November 29, 2021

Volume XI, Number 333

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New York Enacts Consumer Credit Fairness Act, Impacting Debt Collection Actions

On November 8, New York Governor Kathy Hochul signed into law the Consumer Credit Fairness Act (Act) (S.153/A.2382).  The Act contains a series of amendments to New York’s Civil Practice Law and Rules (CPLR) that significantly impact debt collection lawsuits filed in New York state courts by creditors and third-party debt collectors.  The key amendments to the CPLR include the following:

  • For most debt collection lawsuits arising out of a consumer credit transaction, the statute of limitations is reduced from six years to three years.

  • A payment toward the debt or “written or oral affirmation” of ownership of the debt by a consumer does not revive or extend the limitations period.

  • A plaintiff must attach to the complaint the contract upon which the action is based.

  • The complaint must also include, among other things, the name of the original creditor, the last four digits of the account number, and the date and amount of the last payment.

  • A plaintiff must provide a completed “additional notice of lawsuit” to the court clerk when filing the proof of service for the complaint, which the clerk will then mail to the consumer.

  • If a third-party debt collector seeks a default judgment, it must submit supporting affidavits from the original creditor, any prior assignors or sellers of the debt, and a witness for the collector who can verify the chain of title for the debt.

  • All plaintiffs requesting a default judgment must also include an affidavit, stating that the statute of limitations to enforce the debt has not expired.

With the exception of the prohibition on revival or extension of the statute of limitations which becomes effective on April 7, 2022, the other amendments described above become effective on May 7, 2022.

Putting It Into Practice:  While the legislation is meant to target abusive and exploitative debt collection lawsuits that try to take advantage of New York consumers, all creditors and third-party debt collectors should take note of the upcoming amendments that will drastically change the filing and prosecution of debt collection actions.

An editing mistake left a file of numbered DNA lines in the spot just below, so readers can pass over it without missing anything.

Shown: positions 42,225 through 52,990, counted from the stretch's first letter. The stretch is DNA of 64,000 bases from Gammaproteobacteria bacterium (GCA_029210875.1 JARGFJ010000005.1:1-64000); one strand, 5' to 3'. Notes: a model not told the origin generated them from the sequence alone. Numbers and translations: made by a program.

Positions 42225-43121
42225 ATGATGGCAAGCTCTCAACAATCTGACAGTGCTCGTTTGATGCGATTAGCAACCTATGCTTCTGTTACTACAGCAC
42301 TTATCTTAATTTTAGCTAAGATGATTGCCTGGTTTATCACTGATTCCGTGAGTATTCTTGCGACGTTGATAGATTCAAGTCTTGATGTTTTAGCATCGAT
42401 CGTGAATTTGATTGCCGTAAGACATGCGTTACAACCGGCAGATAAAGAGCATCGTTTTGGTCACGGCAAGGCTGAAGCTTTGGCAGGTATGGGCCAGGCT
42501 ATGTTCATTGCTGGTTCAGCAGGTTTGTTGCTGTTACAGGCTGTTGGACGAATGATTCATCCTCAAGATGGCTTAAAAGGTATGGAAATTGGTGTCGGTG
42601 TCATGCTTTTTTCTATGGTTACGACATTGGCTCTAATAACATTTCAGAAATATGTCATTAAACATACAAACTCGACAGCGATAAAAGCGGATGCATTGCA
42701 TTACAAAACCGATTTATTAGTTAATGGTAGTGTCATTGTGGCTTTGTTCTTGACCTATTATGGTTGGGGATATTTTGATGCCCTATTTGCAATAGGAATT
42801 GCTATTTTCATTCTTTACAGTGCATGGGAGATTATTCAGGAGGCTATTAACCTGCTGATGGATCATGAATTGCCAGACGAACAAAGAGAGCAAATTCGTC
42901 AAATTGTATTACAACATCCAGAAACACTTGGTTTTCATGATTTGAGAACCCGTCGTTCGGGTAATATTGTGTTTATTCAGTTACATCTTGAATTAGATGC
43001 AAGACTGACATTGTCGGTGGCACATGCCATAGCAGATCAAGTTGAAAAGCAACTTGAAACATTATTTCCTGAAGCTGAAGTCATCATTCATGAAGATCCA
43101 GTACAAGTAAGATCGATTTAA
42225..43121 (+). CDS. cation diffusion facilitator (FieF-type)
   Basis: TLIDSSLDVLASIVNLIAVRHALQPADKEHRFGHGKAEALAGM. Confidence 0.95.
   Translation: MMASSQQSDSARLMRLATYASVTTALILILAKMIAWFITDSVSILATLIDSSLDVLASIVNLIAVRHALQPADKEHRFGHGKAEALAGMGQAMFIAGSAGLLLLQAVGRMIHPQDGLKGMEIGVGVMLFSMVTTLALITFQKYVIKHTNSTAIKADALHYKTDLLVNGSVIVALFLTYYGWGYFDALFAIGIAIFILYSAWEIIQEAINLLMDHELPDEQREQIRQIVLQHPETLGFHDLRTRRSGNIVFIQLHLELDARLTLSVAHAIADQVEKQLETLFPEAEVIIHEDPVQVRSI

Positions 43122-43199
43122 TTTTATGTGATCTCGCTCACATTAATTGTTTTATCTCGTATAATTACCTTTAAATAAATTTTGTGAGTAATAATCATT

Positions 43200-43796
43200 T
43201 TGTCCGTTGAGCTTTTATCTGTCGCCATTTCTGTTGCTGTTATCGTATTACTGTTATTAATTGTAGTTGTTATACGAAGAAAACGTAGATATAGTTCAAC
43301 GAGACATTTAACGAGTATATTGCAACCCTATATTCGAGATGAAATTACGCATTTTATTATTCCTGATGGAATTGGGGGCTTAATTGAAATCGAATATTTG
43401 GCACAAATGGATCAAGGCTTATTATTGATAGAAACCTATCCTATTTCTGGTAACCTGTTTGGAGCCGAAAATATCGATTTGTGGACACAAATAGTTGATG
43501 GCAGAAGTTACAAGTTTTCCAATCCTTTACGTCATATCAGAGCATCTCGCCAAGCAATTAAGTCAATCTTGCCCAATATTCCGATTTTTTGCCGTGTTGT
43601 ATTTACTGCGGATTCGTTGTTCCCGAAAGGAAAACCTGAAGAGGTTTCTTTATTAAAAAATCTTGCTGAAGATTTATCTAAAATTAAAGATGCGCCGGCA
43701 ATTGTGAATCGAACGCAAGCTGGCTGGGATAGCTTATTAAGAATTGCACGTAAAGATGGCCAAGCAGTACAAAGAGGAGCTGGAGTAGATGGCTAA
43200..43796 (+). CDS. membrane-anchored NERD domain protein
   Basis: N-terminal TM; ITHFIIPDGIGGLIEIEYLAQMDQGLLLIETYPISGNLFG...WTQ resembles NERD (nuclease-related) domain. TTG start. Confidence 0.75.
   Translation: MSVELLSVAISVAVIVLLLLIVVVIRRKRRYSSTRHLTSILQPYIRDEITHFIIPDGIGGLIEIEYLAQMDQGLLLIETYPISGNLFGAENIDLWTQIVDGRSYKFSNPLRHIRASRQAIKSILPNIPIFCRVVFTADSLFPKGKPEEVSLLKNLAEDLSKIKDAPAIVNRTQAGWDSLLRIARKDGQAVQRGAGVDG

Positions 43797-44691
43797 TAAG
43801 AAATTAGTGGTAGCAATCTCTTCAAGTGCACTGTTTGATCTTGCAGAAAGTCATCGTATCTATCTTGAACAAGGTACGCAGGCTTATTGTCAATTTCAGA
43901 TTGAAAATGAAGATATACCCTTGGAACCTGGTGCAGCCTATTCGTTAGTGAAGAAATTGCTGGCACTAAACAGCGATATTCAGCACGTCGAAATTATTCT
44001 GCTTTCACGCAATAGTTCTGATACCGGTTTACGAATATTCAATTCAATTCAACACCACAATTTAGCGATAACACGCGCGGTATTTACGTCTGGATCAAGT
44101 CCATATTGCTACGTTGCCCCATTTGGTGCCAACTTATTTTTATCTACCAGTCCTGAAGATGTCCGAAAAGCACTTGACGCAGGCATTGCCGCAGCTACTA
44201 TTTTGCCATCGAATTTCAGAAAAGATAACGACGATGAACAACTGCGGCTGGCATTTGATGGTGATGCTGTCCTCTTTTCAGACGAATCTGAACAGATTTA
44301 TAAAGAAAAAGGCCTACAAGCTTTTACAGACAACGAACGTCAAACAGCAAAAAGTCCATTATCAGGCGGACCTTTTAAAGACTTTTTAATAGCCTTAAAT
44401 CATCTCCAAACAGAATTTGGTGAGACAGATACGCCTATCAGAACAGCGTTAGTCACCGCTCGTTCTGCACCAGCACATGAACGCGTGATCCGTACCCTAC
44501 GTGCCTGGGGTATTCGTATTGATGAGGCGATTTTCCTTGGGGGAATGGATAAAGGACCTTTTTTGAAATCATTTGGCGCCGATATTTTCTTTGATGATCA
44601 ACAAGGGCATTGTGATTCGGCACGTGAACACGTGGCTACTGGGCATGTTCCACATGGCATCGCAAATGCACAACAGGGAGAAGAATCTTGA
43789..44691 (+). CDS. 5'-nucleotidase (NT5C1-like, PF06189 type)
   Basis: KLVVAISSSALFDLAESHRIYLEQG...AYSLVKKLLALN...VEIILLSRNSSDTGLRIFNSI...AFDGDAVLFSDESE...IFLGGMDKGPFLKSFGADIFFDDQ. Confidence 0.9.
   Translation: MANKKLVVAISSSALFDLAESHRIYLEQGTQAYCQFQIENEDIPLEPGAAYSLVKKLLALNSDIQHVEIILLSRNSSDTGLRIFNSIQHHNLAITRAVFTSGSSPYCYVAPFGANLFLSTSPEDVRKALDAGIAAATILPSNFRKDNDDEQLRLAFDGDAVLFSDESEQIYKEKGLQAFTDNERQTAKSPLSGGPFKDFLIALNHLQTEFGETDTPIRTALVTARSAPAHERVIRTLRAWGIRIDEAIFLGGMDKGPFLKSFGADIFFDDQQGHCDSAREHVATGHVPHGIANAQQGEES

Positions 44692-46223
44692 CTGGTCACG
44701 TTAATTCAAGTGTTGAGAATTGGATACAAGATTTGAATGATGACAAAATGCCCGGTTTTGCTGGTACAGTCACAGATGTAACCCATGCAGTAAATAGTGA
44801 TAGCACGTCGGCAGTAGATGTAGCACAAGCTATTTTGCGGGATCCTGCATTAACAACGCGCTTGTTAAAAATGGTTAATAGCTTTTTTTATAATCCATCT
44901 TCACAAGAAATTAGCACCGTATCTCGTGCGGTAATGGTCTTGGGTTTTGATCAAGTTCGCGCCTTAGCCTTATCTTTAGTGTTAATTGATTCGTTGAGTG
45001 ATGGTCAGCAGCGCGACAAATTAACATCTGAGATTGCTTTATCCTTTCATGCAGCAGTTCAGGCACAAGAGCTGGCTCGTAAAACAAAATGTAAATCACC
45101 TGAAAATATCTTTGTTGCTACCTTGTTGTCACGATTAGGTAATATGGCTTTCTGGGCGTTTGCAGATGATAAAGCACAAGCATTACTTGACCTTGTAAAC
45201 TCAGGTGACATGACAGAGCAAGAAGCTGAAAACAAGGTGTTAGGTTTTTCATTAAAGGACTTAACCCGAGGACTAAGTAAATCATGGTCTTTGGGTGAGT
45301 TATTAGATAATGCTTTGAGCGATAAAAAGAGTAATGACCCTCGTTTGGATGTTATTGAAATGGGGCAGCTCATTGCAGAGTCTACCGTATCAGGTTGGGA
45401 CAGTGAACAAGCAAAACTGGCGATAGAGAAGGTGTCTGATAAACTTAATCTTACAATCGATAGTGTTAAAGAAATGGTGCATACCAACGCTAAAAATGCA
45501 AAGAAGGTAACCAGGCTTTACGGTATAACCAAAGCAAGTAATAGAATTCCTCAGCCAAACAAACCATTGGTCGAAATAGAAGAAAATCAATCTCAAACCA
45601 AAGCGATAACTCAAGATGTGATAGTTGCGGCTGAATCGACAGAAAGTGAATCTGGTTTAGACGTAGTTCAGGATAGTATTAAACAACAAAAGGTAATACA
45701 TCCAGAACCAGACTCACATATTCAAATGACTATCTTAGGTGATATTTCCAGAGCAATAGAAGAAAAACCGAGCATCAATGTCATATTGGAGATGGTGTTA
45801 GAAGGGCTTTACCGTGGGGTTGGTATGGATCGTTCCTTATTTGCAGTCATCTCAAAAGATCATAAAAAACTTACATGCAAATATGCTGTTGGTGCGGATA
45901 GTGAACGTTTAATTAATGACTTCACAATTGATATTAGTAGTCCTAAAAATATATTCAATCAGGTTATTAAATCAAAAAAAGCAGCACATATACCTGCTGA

Copyright © 2021, Sheppard Mullin Richter & Hampton LLP.National Law Review, Volume XI, Number 322
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About this Author

Moorari Shah Bankruptcy Lawyer Sheppard Mullin Law Firm
Partner

Moorari Shah is a partner in the Finance and Bankruptcy Practice Group in the firm's Los Angeles and San Francisco offices. 

Areas of Practice

Moorari combines deep in-house and law firm experience to deliver practical, business-minded legal advice. He represents banks, fintechs, mortgage companies, auto lenders, and other nonbank institutions in transactional, licensing, regulatory compliance, and government enforcement matters covering mergers and acquisitions, consumer and commercial lending, equipment finance and leasing, and supervisory examinations,...

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A.J. S. Dhaliwal Bankruptcy Attorney Sheppard Mullin Washington DC
Associate

A.J. is an associate in the Finance and Bankruptcy Practice Group in the firm's Washington, D.C. office. 

A.J. has over a decade of experience helping banks, non-bank financial institutions, and other companies providing financial products and services in a wide range of matters including government enforcement actions, civil litigation, regulatory examinations, and internal investigations.

With a diversified regulatory, compliance, and enforcement background, A.J. counsels financial institutions in matters involving...

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